Thursday, March 3, 2011

"Lighten up, it's the internet"

I know that readers of this blog are as sickened and disgusted as I am by some of the things that are being said about Serena Williams on various blogs and message boards. Many of the remarks (which I absolutely cannot repeat, they are so malevolent and/or obscene) are racist, many are misogynistic, and many are even gay-hating (interesting how people can slip that in).

I am already sad that Serena has had to undergo these health scares, and now seeing this barrage of insults tossed her way is horrible. But there is something else that's bothering me: Though I have (thankfully) seen many readers stand up to the racism, I have yet to see anyone stand up to the misogyny. No one is calling out the bigots for their hatred of women; in fact, no one is even mentioning it. Misogynistic remarks have been called out every now and then, but not for being what they are--antagonism toward females.

It's true that if Serena Williams were an African American man, she would be the object of ignorant and vile comments because of race. As it is, she is both African American and female, so she gets double the number of attacks. Of course, she's also hated by some because she's rich and she's a celebrity, and the rich and celebrated are constantly under attack.

Williams does not conform to my culture's image of "femininity." This is partly because she's black, and partly because she is a big woman. There is only so much that the WTA can airbrush out of Serena Williams. She also does not comform to the "accepted" "feminine" image because she makes such good use of her aggression as an athlete, and because she doesn't giggle and hair-flip her way through interviews.

Certainly, there are issues that fans have with Williams--I have a few, myself. But here's the thing: When you wish to criticize someone for her behavior or values and you attack her gender or race or ethnicity or sexual orientation in order to make the criticism, you are a bigot. Besides that, attacking someone who has just undergone two big health scares is beyond tacky. It isn't about "liking" Williams--it's about using her for a hate-fest target practice.

"Lighten up, it's the internet," one of the insult-hurlers told someone who challenged his/her insult of Williams. And that is what is has come to: Call out bigotry of any kind (but especially toward women and girls), and someone will tell you to "lighten up." Because insulting people because of race, gender, ethnicity, sexual orientation, etc. is an Internet leisure activity.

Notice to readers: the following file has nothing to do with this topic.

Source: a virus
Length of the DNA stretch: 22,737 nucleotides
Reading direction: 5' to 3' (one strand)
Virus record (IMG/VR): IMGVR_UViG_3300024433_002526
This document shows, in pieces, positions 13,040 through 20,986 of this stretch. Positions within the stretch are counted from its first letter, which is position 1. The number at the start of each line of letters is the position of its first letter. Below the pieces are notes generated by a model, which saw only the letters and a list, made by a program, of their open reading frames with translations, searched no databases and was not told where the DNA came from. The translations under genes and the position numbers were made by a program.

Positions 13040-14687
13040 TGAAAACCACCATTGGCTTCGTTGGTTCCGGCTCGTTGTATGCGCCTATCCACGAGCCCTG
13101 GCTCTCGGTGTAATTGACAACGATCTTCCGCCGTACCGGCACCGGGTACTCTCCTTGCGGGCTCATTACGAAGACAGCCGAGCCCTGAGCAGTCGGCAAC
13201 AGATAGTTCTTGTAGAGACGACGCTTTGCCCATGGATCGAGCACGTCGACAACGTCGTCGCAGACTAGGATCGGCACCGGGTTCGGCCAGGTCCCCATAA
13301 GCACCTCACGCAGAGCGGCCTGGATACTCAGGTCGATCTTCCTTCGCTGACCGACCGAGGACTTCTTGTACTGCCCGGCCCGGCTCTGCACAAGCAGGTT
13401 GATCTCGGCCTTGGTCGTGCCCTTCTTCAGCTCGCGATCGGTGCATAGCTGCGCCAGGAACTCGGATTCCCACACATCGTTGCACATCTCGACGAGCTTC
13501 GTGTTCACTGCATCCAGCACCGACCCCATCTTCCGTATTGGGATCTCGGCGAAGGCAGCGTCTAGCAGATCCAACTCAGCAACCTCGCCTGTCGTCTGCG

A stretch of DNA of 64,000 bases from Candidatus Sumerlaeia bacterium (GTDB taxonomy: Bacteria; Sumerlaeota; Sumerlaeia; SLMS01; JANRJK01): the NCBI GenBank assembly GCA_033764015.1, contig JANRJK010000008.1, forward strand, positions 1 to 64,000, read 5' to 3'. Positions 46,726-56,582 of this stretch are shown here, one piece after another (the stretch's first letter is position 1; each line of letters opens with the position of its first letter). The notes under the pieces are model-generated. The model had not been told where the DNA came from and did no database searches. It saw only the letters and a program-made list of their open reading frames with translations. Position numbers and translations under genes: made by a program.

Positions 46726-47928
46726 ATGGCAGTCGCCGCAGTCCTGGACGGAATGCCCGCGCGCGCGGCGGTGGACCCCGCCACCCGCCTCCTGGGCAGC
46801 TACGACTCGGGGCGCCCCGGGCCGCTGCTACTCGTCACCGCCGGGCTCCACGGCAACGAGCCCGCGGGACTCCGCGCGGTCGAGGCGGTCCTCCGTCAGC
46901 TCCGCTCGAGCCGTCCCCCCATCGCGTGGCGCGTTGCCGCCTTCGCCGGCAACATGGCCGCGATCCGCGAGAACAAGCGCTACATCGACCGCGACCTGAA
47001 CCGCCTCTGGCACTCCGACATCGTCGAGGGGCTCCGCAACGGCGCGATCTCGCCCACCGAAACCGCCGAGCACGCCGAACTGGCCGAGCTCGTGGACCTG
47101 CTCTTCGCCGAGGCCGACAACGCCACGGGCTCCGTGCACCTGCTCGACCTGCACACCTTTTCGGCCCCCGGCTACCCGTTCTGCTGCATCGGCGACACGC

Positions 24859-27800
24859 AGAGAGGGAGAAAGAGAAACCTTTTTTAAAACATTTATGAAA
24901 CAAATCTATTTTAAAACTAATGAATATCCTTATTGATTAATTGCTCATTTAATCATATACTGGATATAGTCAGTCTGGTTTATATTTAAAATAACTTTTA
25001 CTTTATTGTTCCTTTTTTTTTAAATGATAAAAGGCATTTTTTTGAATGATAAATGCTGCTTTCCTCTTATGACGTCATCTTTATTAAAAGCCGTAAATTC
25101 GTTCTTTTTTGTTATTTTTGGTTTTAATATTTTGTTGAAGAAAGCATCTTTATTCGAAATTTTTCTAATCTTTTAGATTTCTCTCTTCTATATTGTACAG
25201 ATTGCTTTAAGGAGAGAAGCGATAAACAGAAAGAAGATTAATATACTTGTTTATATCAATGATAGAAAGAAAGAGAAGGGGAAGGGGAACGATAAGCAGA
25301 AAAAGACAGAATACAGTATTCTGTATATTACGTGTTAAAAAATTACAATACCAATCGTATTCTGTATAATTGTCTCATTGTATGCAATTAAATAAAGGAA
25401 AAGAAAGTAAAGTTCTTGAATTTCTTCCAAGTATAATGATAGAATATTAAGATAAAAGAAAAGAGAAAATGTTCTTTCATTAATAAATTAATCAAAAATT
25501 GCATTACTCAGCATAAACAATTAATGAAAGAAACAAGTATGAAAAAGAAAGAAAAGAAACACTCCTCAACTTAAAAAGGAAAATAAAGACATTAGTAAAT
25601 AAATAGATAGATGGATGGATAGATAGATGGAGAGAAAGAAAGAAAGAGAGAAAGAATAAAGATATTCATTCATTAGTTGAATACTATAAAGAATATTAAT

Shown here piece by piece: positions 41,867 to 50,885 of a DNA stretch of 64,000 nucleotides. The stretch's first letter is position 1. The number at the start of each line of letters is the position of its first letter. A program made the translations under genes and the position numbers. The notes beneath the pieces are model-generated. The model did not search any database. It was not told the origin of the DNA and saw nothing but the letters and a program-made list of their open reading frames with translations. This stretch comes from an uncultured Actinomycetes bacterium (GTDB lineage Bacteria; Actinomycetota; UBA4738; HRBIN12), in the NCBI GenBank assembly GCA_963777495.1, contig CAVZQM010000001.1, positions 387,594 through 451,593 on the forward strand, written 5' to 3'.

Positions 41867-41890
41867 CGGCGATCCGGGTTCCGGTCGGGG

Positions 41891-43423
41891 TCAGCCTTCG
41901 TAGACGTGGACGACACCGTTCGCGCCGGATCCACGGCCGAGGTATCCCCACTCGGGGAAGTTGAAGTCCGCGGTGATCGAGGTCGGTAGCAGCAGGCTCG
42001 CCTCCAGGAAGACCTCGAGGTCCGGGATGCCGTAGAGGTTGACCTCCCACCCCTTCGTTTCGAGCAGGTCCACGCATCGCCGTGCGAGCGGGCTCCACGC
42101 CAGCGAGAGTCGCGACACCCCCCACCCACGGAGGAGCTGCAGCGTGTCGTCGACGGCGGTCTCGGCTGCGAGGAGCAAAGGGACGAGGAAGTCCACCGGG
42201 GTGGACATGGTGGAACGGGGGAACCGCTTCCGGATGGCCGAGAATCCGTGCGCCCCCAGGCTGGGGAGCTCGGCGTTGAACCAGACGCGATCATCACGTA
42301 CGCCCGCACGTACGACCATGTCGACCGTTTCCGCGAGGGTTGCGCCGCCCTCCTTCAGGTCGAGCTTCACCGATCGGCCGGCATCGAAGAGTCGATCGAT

Serena Williams is an all-time tennis great. There will never be another player like her. Her recent string of frightening health problems is extremely unfortunate, and is a matter of concern for her and her family, of course, but also for her peers and for fans of women's tennis. Those who wish her ill, or who have seen her misfortune as an opportunity to express contempt for the huge part of the world's population that is black, female, or both--can only wish they had the mental strength, self-belief, regenerative power, and talent that Williams has.

Their daughters have my pity.


Anonymous said...

Right on, Diane! I have issues with Williams, but... so what. They're irrelevant to anyone but me, my close tennis friends, and my wife. I have more profound issues with the vile hatred that is thrown around comments' sections on the 'net with free-wheeling abandon. Much less the people who seem to think that it's all Okay because-- well, I don't know why they think it's okay. I really don't.

A few weeks ago, a friend of a friend on facebook said something to the effect of: I think the world is made up of decent human beings... then I read a comments thread on the internet.

You said it perfectly. I, too, feel sorry for their daughters (or future daughters).


Tim OBrien said...

Great post today! I'm the father of three daughters and six times a pop-pop(grandfather). I'm proud to say none of my daughters or my son would tolerate this behavior but unfortunately sometimes we're just "preaching to the choir". BUT we still need to do that! These hateful comments need to be publically challenged. Keep up the good work.

Anonymous said...

You go, Diane!

Angie said...

Wow, well said! Concerning not only the seriousness of Serena's health issues right now, but on the attitudes of the general comments towards her. She is an incredible tennis player, and I hope she is able to come back and play to her obviously high standards!

svente said...


I actually had to 'leave' a few sites bc of the absolute vitriol spewed her way. It never ceases to amaze me that so many people will read an article or blog post about someone (or some thing) they apparently think is just the totes worst in order to leave hateful comments.

I've been called a 'humorless feminist' (yeah! That Original Gem!) enough over the last few days after calling out commentators in Serena stories to last a lifetime.

I knew you'd have something here I could cheer!

Anonymous said...

Thanks sister.

Diane said...

Thanks to all of you.